Traders Taxes -- Income Tax Returns
The IRS will also look at the frequency and dollar amount of your trades; how long you held the securities;  the extent to which trading is used to make income for your livelihood; and the amount of time you spend on trading.  Basically this means you must not be a part-time trader.

The difference for an individual taxpayer as to whether they are in the business of a trader or simply an investor is in the treatment of trading expenses.  The gains and losses are treated the same and are reported as capital gains and losses on Form 1040 Schedule D. Emini futures traders must also complete Form 6781.

If you are classified as being in the "trading business", your trading expenses are fully deductible as a business expense on Schedule C. If you are an "investor", your trading expenses are no longer allowed as a deduction.
The Internal Revenue Service (IRS) trader income tax return rules have always been somewhat complicated and unclear.  The first thing is to determine if you are in business as a "trader in securities".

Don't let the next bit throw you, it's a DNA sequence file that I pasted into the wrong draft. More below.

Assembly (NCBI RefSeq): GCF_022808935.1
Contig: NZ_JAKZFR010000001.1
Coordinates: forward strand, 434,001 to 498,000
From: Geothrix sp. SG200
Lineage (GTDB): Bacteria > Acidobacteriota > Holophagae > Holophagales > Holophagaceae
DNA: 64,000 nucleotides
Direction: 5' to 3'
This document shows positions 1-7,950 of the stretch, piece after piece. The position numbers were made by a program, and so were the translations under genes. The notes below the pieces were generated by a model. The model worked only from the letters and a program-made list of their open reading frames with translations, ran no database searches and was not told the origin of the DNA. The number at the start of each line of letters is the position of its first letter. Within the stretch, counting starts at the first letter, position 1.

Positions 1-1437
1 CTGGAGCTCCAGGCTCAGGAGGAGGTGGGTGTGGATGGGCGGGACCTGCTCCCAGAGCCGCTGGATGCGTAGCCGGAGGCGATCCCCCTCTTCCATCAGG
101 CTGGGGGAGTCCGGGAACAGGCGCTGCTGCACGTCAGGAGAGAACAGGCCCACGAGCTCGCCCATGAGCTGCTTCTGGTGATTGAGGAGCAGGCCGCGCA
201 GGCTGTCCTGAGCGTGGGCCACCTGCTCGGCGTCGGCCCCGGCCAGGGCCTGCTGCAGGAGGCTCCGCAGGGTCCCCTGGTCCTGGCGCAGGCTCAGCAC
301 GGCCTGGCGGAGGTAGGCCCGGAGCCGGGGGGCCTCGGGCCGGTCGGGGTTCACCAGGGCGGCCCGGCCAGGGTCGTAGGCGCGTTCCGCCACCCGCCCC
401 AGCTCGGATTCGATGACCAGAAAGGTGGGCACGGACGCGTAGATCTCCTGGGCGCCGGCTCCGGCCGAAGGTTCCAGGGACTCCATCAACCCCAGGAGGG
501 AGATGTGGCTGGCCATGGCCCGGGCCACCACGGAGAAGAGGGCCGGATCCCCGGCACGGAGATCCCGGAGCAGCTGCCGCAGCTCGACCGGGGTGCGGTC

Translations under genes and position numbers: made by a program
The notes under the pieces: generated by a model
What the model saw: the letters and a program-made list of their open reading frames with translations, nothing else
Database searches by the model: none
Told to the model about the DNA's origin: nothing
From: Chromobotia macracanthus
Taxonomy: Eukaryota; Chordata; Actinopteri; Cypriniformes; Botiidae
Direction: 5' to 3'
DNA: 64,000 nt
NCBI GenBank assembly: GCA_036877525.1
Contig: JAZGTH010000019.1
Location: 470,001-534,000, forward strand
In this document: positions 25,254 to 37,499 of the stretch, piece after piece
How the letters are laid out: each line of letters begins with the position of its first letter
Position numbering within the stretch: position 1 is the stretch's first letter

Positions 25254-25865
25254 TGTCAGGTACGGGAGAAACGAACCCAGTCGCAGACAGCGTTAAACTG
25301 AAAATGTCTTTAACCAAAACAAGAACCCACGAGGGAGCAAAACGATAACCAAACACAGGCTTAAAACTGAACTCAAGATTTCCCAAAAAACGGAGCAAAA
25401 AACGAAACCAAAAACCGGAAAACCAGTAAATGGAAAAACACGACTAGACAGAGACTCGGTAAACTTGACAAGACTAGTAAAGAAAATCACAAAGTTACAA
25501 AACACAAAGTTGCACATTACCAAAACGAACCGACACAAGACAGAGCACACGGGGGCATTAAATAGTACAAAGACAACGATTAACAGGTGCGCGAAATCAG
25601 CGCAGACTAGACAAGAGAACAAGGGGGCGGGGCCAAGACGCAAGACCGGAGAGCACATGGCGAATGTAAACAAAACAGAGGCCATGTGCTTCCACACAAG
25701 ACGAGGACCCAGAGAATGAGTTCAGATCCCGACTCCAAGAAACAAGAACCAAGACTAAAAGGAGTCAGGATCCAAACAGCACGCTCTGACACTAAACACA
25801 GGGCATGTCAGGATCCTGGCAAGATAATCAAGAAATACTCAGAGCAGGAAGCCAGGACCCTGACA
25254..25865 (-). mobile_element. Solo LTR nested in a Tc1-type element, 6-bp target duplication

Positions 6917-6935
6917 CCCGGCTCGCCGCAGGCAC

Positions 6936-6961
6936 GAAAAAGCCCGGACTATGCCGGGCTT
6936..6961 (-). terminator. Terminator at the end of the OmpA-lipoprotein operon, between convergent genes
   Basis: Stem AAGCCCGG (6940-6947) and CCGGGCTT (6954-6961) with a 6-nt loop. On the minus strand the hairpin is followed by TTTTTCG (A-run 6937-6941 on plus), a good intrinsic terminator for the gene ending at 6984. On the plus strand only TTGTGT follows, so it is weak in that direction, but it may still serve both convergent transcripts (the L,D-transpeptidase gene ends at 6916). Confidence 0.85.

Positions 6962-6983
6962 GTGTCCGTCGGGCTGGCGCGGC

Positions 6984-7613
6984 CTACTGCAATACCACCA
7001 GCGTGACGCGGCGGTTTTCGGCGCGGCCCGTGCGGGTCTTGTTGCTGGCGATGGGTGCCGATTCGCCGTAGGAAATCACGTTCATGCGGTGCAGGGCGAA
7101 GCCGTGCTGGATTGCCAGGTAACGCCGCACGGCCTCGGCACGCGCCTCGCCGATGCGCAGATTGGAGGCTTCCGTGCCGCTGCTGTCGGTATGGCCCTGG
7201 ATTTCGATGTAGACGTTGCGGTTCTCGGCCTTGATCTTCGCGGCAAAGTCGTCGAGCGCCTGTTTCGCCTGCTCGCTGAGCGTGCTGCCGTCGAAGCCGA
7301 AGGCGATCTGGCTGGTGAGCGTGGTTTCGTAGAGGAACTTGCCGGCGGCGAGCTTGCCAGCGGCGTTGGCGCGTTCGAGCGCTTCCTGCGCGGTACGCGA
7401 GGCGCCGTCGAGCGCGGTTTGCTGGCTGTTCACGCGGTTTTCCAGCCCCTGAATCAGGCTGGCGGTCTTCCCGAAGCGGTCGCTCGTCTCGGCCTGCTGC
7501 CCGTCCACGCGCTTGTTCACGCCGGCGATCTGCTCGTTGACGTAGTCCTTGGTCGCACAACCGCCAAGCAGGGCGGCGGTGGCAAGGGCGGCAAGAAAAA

The emini S&P and all other emini futures do qualify as securities. This discussion focuses on the emini futures but generally is the same for all securities.

To be in the business as a trader in securities, you must seek to profit from daily price movements in securities -- not from appreciation, interest or dividends.  Your trading must be substantial with continuity and regularity.
Trading gains and losses whether as an investor or in the business of trading are not subject to the self-employment tax which is really a combined social security and medicare tax. 

The bad news is that you cannot  make a retirement plan contribution based upon your trading. The IRS does not consider trading gains as "earned income", which is a prerequisite for making a contribution. This includes any contribution to an Individual Retirement Account (IRA); 401K Plan; Simplified Employee Pension Plan (SEP); or any other type of  pension plan.

You can though, contribute to a retirement plan if your trading business is set up as a separate entity such as a corporation. Your trading gains could then be paid to yourself as a salary, which qualifies as earned income. 
Copyright 2003 - 2019 Robert Jack's Consulting . All rights reserved.

Trader Tax Returns - Trading Business - Qualify For a 401k and IRA - Form 6781